Look at the floating solar panels in Lake Petenwell:
|Is this wild? The only thing missing are water slides.|
WPR: The Adams city council and the Adams-Friendship Area School Board voted to let an Australian company (Singapore based) make Adams its American headquarters. Global Environmental Infrastructure Technology Solutions (GEITS) first approached the Adams County board with a plan for a floating power plant to clean up pollution in Lake Petenwell. While the county has yet to move forward, the city of Adams is moving full speed ahead … a $20 million-dollar factory for solar products, and an alternative energy power plant (employ up to 200 people).
I love the Adams City Administrator’s reaction to this:
Bob Ellisor compares this Australian technology invasion to the British music invasion of the 1960s. "The city of Adams is going to be center stage to the Midwest if not the nation for this new innovative technology. This is their introduction into North America, and I've got to say, I think this Australian invasion into America I think is bigger than the Beatles."
Here’s another reason why this is such a big story; community/corporate partnership:
Ellisor say Adams will use GEITS technology to clean up its waste water, and will convert its street lights for solar power. The Australian company has also approached the Adams-Friendship Area School District with a solar energy proposal, according to District Administrator Steve LaVallee. "Put solar panels [on] all our buildings that are in town, which would include our high school, middle school, elementary school, the administration office as well as the bus garage. It's a decision the board is looking at very carefully. It's an exciting opportunity."No if we can just get Sen. Frank Lasee to determine if there are any low level invisible light rays that might pose a health problem. As for the floating solar panels, they will be on public waters:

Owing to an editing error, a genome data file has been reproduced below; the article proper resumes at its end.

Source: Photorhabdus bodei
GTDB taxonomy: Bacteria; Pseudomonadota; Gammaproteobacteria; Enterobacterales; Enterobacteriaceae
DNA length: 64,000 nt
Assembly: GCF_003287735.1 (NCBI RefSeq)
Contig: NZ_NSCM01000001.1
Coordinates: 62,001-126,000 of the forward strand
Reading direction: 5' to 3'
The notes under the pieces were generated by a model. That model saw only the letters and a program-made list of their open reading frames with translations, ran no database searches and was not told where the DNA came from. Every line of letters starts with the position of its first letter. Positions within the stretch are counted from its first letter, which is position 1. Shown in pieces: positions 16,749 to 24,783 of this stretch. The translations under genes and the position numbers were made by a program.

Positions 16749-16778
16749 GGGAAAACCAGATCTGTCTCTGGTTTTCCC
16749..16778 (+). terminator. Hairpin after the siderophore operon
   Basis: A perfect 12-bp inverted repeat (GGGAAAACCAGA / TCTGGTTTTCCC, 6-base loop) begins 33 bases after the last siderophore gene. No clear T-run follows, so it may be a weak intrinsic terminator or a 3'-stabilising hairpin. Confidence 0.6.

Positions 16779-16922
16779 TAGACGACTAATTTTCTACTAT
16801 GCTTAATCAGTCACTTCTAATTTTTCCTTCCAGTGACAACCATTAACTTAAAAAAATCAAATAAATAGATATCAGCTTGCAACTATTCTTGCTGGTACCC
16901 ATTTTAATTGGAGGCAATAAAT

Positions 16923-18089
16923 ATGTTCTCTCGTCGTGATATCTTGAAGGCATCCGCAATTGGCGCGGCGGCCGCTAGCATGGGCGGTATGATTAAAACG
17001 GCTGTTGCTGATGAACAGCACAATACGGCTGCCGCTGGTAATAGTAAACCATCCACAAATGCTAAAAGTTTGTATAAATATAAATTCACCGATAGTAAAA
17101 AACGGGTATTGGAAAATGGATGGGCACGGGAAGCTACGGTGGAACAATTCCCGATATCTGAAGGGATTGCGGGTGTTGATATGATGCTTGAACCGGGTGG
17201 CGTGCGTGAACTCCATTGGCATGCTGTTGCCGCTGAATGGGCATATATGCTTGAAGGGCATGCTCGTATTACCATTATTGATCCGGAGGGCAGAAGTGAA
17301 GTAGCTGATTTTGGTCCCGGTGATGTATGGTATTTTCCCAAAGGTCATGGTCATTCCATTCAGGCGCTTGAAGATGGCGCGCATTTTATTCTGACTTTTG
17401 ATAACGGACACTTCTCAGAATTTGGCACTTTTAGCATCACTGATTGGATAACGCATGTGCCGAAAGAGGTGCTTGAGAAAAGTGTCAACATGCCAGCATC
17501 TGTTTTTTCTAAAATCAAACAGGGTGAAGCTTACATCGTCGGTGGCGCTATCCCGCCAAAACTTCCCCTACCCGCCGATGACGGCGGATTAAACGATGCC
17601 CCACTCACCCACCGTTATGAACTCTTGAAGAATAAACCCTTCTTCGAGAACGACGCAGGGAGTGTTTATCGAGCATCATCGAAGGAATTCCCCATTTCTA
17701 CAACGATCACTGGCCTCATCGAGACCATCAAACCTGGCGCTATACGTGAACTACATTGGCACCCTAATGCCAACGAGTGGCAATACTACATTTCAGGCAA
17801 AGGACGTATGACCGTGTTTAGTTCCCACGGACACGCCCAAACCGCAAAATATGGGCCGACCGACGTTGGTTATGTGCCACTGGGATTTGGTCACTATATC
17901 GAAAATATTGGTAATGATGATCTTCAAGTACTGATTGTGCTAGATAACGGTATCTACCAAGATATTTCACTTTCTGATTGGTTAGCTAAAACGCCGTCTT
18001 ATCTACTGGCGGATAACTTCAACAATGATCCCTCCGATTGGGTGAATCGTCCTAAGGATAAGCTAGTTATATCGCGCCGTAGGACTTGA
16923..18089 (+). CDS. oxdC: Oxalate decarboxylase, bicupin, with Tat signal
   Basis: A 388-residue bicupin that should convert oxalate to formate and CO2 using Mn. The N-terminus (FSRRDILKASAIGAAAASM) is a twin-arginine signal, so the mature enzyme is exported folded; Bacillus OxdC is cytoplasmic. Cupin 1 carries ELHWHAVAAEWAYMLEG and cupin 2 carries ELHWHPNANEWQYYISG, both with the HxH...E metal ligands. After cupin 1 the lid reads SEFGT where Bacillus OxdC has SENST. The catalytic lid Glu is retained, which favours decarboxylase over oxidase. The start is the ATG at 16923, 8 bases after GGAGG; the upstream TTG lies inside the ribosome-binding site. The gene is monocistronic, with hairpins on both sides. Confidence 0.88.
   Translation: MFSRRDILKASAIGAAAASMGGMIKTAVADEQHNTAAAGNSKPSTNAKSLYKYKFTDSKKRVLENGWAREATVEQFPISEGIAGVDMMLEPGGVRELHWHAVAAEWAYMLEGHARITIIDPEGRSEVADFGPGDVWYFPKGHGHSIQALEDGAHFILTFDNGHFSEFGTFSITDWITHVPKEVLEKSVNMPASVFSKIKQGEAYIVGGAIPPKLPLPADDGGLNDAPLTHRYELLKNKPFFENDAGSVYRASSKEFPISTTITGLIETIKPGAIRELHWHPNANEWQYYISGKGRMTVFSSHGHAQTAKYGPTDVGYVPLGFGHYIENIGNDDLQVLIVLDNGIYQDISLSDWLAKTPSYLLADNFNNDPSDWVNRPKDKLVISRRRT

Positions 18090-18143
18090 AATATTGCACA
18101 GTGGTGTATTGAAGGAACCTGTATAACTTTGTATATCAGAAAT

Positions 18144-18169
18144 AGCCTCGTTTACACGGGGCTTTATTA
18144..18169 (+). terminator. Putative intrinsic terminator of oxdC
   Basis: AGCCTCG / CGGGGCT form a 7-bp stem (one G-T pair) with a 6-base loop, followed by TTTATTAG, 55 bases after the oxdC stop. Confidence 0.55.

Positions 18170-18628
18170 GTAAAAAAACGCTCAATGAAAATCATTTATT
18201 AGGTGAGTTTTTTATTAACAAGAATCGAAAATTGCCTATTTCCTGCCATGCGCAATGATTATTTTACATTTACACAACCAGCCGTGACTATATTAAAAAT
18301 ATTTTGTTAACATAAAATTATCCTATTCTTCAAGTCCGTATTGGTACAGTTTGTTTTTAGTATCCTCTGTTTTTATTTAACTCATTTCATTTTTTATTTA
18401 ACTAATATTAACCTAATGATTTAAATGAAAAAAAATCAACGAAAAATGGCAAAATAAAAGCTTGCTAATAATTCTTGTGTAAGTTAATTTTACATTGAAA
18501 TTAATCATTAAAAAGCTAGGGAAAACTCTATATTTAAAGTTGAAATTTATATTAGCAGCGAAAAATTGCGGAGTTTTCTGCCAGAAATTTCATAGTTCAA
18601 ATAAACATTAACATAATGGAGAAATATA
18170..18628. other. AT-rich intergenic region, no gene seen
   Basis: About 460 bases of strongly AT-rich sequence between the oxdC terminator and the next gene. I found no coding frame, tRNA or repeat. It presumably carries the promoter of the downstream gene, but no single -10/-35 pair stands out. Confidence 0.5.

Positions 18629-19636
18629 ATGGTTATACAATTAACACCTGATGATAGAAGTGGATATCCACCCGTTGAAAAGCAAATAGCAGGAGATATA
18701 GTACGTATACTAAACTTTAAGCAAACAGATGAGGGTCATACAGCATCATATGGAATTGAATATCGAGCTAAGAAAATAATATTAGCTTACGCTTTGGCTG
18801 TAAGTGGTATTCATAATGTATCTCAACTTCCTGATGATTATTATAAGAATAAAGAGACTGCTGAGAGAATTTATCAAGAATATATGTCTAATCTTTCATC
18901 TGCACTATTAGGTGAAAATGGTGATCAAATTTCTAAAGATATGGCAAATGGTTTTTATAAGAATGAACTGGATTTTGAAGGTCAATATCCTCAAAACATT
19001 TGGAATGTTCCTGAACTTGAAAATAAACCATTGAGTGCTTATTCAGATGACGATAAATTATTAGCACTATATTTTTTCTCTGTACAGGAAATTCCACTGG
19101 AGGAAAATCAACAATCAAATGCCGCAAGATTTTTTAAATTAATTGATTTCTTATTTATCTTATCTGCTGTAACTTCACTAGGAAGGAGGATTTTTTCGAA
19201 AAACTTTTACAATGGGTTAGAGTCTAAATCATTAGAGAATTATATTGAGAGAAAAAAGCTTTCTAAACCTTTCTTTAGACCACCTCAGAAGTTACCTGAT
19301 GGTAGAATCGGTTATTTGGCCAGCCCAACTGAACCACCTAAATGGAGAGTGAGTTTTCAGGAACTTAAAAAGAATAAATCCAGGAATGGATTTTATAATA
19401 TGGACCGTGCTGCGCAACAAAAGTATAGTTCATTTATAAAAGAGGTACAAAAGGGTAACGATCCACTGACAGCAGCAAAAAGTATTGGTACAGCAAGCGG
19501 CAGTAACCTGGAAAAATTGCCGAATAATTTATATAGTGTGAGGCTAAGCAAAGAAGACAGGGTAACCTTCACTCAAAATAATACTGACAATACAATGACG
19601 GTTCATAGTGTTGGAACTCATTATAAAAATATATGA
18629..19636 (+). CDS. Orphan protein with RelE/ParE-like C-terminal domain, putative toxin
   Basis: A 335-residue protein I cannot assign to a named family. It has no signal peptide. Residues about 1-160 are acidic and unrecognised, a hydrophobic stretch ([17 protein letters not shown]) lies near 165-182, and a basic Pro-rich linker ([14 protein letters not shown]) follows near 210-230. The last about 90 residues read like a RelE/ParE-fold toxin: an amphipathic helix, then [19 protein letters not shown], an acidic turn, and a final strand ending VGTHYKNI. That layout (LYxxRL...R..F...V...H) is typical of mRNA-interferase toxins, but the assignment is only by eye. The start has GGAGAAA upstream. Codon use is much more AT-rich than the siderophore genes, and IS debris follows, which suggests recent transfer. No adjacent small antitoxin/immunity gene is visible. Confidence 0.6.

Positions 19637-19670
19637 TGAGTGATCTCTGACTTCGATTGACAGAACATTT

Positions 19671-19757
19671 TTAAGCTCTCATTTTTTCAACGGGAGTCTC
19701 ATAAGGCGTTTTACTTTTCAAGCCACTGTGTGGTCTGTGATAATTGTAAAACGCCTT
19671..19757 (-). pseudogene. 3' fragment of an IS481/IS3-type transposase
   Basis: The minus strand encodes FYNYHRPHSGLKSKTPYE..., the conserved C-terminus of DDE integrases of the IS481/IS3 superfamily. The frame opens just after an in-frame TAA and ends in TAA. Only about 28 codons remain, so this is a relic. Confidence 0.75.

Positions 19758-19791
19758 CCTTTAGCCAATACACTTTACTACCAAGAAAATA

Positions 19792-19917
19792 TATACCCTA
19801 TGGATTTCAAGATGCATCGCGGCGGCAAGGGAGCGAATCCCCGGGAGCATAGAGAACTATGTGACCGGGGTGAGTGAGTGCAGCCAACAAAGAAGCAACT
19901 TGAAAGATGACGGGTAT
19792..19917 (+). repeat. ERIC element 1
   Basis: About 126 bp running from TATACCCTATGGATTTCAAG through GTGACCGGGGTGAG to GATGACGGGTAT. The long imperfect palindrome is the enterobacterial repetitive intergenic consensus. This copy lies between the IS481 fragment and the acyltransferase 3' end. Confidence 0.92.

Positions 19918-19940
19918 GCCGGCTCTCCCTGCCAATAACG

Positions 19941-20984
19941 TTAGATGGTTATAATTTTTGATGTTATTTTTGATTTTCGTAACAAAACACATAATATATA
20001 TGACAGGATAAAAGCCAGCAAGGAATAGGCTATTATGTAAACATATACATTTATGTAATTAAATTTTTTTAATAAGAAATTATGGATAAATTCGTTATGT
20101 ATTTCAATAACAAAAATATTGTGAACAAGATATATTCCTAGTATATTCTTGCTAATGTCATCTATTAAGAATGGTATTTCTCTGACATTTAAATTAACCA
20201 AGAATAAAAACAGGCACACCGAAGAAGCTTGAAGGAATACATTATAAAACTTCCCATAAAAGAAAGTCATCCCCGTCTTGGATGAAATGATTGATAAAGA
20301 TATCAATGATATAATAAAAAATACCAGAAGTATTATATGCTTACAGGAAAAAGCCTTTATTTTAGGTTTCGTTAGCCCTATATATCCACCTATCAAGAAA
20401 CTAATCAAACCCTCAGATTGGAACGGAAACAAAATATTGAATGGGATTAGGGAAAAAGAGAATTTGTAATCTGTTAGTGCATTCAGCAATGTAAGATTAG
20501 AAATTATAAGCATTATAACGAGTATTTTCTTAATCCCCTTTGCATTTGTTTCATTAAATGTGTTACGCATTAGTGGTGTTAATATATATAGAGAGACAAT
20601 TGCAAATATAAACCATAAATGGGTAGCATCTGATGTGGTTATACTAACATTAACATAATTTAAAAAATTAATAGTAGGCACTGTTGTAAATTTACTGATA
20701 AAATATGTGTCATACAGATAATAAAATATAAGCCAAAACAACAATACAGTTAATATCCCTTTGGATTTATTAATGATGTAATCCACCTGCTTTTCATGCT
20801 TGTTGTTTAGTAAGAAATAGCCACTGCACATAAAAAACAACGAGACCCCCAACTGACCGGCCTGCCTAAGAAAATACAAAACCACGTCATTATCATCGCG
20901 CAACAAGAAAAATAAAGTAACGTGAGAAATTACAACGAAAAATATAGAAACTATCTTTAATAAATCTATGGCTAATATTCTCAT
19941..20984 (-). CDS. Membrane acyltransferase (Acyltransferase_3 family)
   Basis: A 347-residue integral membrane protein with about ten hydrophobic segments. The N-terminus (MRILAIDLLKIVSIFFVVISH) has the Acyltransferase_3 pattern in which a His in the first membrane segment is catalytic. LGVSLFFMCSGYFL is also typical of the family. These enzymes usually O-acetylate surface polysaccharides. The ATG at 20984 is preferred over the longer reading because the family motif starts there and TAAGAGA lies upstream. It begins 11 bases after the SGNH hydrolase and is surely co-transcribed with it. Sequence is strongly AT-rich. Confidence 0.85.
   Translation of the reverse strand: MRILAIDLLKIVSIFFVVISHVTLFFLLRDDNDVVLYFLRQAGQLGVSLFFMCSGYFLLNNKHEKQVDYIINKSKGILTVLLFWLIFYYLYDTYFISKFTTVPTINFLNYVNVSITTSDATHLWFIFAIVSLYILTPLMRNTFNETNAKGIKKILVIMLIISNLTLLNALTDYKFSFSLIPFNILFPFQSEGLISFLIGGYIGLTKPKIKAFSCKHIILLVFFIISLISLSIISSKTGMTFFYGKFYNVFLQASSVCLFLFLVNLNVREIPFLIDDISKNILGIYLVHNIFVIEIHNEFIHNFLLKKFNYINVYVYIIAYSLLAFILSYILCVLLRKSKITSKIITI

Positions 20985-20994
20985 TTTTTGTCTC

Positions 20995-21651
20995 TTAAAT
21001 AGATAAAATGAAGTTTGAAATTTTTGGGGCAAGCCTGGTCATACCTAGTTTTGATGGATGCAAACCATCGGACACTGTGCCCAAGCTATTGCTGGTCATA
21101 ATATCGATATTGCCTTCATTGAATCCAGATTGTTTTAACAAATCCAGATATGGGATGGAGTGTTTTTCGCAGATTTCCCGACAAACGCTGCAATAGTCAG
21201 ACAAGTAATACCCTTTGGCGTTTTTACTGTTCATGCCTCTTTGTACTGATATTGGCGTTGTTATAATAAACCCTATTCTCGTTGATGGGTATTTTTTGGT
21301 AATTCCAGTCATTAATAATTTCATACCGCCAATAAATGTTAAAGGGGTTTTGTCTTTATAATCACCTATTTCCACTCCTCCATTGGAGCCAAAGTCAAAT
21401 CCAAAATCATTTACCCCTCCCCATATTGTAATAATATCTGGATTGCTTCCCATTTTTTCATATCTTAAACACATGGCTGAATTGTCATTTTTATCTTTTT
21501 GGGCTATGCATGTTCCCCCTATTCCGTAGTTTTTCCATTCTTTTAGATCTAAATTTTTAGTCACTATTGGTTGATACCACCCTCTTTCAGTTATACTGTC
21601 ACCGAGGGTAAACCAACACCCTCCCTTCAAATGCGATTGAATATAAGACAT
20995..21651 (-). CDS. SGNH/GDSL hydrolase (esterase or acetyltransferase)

Star Times: GEITS plan — building a 500-mega watt floating solar-power plant on Petenwell Lake — is essentially dead in the water. “The DNR is holding us back. It’s that simple,” Adams County conservationist Chris Murphy told residents.
Ed Culhane, a public affairs manager for the West Central DNR district, which includes Adams County, said “The surface waters in Wisconsin are held in trust. Obviously if you create a large structure and put in on the water it takes away usage … (Officials) had been to Madison to speak with officials at the Wisconsin Department of Natural Resources only days before and received no support. All indicated that the DNR’s reasoning is based on a hesitation to “privatize” Petenwell Lake.
“With every opportunity there is a challenge, of course. The DNR doesn’t want a private company to touch their public algae,” Nellore said. “Private structures cannot go on public water so the floating plant may not go ahead,” he said.